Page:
Vanderbilt has some question marks heading into 2016-17, but shooting isn’t really one of them.
Last year, the Commodores shot 38.2 percent on three-pointers, 28th in the country. And one of the main reasons for that is back this year. So can Vanderbilt repeat that lights-out shooting this year with a new coach and a new system? Will we see the streak extend another thirty-plus games?
Yes, and yes.
Here is an interesting number. Last year, Valparaiso’s shooting guard (Darien Walker) attempted 132 two-pointers and 115 three-pointers.
Last year, Matthew Fisher-Davis attempted 59 two-pointers and 177 three-pointers.
Of course, given that Fisher-Davis shot 44.6 percent on threes, you’re going to have a hard time convincing me that he should be shooting less from out there. But he also shot 39 percent on two-pointers (bad!) and only got to the foul line 36 times as a sophomore.
To a significant degree, Fisher-Davis has spent his first two years at Vanderbilt being something like the basketball equivalent of a one-tool slugger: he’s a really, really good shooter, but it’s hard to think of too many other skills he has that have even been above average. He did grab 11 rebounds against Wofford, and grabbed 8 against both Tennessee and Texas, but for the season he averaged 9.7 ppg and 3.6 rpg. In SEC play he boosted his average to 10.4 ppg, but there weren’t too many nights when he “went off” — it was more of a consistent 10 points a night than anything else.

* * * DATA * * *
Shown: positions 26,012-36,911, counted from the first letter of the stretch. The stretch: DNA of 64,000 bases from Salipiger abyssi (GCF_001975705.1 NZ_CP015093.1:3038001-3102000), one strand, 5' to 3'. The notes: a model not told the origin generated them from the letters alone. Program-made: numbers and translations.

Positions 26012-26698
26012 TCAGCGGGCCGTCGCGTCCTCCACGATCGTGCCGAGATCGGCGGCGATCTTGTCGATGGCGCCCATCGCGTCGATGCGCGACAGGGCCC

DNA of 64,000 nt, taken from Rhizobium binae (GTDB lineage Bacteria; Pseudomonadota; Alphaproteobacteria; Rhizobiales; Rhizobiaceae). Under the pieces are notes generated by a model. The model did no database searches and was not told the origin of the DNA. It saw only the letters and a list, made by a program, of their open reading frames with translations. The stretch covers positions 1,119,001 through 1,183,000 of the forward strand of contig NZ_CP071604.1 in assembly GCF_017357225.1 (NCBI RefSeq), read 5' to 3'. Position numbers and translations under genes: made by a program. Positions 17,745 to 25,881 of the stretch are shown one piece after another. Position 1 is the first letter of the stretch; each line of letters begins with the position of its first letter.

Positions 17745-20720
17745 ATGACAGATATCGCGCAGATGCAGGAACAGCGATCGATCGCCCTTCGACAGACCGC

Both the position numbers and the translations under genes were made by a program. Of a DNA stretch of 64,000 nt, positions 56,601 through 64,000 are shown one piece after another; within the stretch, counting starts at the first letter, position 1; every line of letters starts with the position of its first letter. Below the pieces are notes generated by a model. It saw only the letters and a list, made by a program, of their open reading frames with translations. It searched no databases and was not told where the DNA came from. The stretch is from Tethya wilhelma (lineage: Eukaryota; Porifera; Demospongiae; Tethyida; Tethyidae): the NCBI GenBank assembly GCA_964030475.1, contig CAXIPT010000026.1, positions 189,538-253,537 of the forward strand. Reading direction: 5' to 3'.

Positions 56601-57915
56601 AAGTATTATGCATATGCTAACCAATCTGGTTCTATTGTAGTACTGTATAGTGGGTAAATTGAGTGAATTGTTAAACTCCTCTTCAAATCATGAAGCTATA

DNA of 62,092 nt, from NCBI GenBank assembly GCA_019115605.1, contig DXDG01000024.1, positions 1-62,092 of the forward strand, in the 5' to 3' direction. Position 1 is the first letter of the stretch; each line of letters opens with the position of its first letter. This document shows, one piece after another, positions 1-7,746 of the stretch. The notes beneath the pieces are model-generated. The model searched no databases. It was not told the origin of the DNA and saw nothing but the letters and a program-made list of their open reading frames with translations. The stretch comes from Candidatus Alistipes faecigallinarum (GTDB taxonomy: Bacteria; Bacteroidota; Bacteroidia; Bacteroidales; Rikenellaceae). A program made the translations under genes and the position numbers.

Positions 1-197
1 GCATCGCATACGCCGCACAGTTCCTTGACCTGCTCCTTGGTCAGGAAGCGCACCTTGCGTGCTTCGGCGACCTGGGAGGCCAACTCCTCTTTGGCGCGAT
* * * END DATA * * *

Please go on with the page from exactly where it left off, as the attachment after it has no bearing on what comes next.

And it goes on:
So now, with Wade Baldwin IV and Damian Jones in the NBA, Fisher-Davis is probably going to play a bigger role in the offense. And that’s probably going to mean doing more than just being a lights-out three-point shooter. Can Fisher-Davis become a more dynamic player, and add some drives to the basket to his lights out shooting? Can he maybe get to the foul line more? It’s one thing to be an efficient scorer while using 15 percent of your team’s possessions (which is what Fisher-Davis did last year), and quite another to be a featured scorer. Vanderbilt doesn’t necessarily have to get that out of Fisher-Davis specifically, but it certainly wouldn’t hurt.
Through six games last season, Justice was averaging 17 minutes per game and about 6 ppg, and shooting 44 percent from three-point range. Then Justice injured his groin and wasn’t really the same for the rest of the season. Obligatory:
Justice devolved into a relatively little-used bench player the rest of the way, playing more than 10 minutes just four times in SEC play. Of course, even with the groin injury he still shot 38.9 percent on threes for the season, and with a healthy groin he could be even better than that.
It’s still not clear how much defense Justice will provide, though, and that will determine whether he’s capable of being a starter or if he’s just going to be an instant offense guy off the bench. But so long as Fisher-Davis is around, either one is fine.